Veronica: How do you think being able to work long-term with the artisans has affected the design process?
Alejandra: What has been revolutionary for our designs has been to involve the artisans in the creative process. Our most recent 2019 Kay Pacha collection is an example of this. The process began with a concept that originates in the artisan communities and it’s through the artisan communities that we then retrieved the design elements we chose to work with.
Veronica: What are some of the ways you’ve been able to incorporate traditional Andean symbols and techniques into modern designs? Could you expand a little about some of these designs and their significance?
Alejandra: We strive for a design process that starts and ends in the very communities we work with. I often find myself studying textiles that the artisans have woven and then inquire as to the significance of the symbols and the findings are amazing. My favorite was a piece that looked so modern and contemporary that I was surprised to find it represented steps or stairs. This ancient textile design inspired the concept for the 2018 Cielo y Tierra collection and was included in some of our key pieces.
Veronica: What are some of the most memorable things you have learned from the artisans while working with them?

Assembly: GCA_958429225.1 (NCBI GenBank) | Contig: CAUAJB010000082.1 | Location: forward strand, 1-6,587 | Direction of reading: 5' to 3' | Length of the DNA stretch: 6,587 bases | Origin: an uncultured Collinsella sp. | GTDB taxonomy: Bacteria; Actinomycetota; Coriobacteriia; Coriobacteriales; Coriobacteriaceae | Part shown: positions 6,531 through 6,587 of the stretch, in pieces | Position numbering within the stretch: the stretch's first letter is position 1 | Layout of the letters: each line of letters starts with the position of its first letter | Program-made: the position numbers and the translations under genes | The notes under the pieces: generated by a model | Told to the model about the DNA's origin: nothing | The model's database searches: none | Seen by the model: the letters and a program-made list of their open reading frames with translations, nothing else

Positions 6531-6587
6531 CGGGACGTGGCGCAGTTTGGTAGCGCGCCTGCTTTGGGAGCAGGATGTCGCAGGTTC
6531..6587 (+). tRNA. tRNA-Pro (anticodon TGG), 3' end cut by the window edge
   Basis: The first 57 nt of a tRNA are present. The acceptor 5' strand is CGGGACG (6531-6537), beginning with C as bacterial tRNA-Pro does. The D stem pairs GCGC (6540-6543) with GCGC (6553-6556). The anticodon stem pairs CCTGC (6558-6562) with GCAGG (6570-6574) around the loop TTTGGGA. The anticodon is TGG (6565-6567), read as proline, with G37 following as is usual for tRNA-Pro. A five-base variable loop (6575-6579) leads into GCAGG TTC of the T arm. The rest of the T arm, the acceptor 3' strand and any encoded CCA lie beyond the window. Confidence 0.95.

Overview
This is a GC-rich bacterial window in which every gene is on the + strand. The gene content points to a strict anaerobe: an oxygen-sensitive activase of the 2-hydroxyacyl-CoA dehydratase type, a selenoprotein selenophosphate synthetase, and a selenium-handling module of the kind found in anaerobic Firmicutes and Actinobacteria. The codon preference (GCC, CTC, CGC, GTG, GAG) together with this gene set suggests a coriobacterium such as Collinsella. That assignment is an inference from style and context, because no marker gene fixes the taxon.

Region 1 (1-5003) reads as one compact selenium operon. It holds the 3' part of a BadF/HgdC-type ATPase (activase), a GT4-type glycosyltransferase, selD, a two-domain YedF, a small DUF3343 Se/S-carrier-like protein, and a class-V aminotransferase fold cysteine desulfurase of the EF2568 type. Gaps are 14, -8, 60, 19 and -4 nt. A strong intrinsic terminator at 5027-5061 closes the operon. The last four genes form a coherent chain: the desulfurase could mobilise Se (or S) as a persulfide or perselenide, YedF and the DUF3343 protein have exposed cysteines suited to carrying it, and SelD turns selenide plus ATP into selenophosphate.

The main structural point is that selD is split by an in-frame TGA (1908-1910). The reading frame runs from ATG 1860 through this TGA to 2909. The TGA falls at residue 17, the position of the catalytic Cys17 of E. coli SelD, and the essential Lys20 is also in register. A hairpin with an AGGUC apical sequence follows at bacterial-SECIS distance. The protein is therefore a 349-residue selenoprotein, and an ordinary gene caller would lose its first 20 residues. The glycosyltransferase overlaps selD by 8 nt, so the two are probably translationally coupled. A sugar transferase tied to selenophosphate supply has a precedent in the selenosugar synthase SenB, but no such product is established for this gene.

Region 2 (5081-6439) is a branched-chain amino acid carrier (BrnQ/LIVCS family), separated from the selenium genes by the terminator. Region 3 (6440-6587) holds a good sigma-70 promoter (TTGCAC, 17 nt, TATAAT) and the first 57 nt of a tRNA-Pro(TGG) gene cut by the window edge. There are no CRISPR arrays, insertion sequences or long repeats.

Alejandra: I’m continually in awe of their innate talent. I enjoy nothing more than being in the communities and seeing the designs come to life; from a strand of yarn to a knitted product or a woven textile. These artisans are mathematicians, engineers, creators and makers! Seeing them in action is everything!
Veronica: What are some of the outcomes that emerged from a collaborative process in terms of design choices?
Alejandra: The best example is from the most recent Kay Pacha collection. In this case, the artisans were asked to interpret a prized symbol, the ‘chakana’. The interpretations varied from community to community and from artisan to artisan. This was a way of visually collecting information as to their perception of the symbol and also, a way of including their creative interpretations within our collection.
Veronica: Is there anything else you would like to add about the design process or working closely with the artisans?
Alejandra: I definitely think that our work is most successful when it is inclusive and collective. Acknowledging that each team member, whether in the office or in the artisan communities, possess certain strengths, allows us to work more efficiently. There have been instances where knitters have suggested particular finishes on product or other times that weavers have offered better approaches to composing a particular figure on a textile. Other times, it is us providing quality control or color theory workshop. It takes all of us to create beautiful and quality product.
Overall, hiring Alejandra has allowed for a stronger designer-artisan relationship, which translates to a more collaborative design process. Now, we take a look at how Alejandra’s relationship with our partner artisans has transformed both our style and Awamaki itself. We are currently in the making of our 2020 collection and we can see how the trust that has been built between Alejandra and our partner artinsas is reflected in their creations.
Thank you for all of your support!
Chakana design sample
Alejandra sketching for Kay Pacha collection
Looking through weavings from our partner artisans
Beautiful weavings from our partner artisans